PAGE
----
Conservative leader David Cameron is to be given a dictionary by senior party officials after announcing he plans to hold an ‘emergency’ budget within 50 days if his party wins the next general election.
Cameron told reporters that getting the deficit under control was his highest priority, and an emergency budget would be held as soon as he has finished decorating number 10, done a bit of shopping, and visited all his school friends who said he’d never amount to anything.
Conservative head office have since announced a statement saying that Mr Cameron was using the little-quoted non-emergency definition of the word ‘emergency’.
“Everyone knows that an emergency can mean something you don’t address for nearly two months.” said a party spokesperson.
“We’re not saying that the emergency services will take two months to respond to a call under a Conservative government, unless its going to significantly reduce the deficit, which is a genuine emergency.”
“It would really help us if everyone could start using this new definition of emergency before you start holding us to any election promises.”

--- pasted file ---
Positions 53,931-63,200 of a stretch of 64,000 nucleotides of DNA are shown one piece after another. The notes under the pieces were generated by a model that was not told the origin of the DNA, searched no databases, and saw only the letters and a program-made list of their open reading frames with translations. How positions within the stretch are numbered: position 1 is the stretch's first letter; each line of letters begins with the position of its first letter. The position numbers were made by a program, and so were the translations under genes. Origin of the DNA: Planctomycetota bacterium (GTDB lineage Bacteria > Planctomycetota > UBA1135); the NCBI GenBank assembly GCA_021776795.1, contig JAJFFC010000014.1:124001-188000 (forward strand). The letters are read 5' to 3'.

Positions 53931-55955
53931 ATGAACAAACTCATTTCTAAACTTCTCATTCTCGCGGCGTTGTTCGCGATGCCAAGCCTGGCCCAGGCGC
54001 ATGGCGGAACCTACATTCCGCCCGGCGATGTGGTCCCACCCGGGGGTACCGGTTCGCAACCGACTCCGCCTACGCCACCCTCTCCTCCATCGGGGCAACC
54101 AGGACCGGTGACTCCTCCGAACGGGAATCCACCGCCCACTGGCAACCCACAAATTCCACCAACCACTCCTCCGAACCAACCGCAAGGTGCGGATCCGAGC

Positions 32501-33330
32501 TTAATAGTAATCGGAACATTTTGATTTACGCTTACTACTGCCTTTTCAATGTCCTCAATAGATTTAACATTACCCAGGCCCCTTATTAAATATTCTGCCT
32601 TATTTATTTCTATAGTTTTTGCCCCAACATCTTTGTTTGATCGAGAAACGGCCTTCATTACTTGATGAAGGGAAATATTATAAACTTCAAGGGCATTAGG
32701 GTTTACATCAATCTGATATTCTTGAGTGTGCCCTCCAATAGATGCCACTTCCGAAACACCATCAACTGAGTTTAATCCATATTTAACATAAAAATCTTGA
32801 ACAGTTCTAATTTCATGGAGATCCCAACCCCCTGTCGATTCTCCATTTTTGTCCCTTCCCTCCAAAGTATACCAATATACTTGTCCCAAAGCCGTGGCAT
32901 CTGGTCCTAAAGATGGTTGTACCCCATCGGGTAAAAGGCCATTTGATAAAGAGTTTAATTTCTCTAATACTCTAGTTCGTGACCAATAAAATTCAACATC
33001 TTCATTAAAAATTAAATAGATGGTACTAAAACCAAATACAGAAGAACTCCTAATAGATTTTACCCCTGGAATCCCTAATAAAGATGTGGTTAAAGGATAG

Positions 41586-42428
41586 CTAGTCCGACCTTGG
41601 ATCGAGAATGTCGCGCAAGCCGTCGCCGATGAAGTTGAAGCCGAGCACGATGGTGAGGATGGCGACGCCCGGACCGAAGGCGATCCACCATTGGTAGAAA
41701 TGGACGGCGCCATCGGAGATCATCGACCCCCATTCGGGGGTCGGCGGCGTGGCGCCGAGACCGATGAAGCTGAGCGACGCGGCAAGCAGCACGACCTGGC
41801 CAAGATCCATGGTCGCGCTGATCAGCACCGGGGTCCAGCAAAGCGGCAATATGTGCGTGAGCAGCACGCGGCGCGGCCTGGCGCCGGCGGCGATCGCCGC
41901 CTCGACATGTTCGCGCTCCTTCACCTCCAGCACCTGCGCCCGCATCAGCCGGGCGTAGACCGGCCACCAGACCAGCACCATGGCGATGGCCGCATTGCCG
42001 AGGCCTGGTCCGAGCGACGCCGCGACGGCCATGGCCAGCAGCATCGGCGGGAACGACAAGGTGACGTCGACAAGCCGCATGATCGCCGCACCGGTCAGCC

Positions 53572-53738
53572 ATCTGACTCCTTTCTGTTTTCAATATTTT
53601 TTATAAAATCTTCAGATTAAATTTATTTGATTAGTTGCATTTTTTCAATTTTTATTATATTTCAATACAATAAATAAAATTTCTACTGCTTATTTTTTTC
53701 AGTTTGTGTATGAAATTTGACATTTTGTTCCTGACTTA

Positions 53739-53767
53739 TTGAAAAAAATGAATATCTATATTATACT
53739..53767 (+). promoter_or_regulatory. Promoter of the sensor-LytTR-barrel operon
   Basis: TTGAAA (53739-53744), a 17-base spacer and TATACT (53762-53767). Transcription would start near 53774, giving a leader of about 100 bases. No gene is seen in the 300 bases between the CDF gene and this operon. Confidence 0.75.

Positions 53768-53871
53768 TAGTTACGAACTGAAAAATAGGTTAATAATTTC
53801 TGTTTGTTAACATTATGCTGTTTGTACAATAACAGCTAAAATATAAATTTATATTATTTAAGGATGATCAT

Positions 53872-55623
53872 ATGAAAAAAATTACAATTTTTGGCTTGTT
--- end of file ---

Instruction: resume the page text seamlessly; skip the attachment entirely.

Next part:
The Conservatives explained that some people have already begun adopting this new definition of the word emergency.
“Thankfully most users of the NHS are comfortable with ‘emergency’ operations taking weeks or months,”
“So perhaps you could all liaise with the nation’s sick people to complete your understanding of everything we say?”
Gordon Brown has responded to Cameron’s claims by insisting that under a Labour government, an emergency never takes more than 49 days.
“That last 24 hours could be really important if you’re waiting for an operation, or if you’re being burgled.” he told reporters.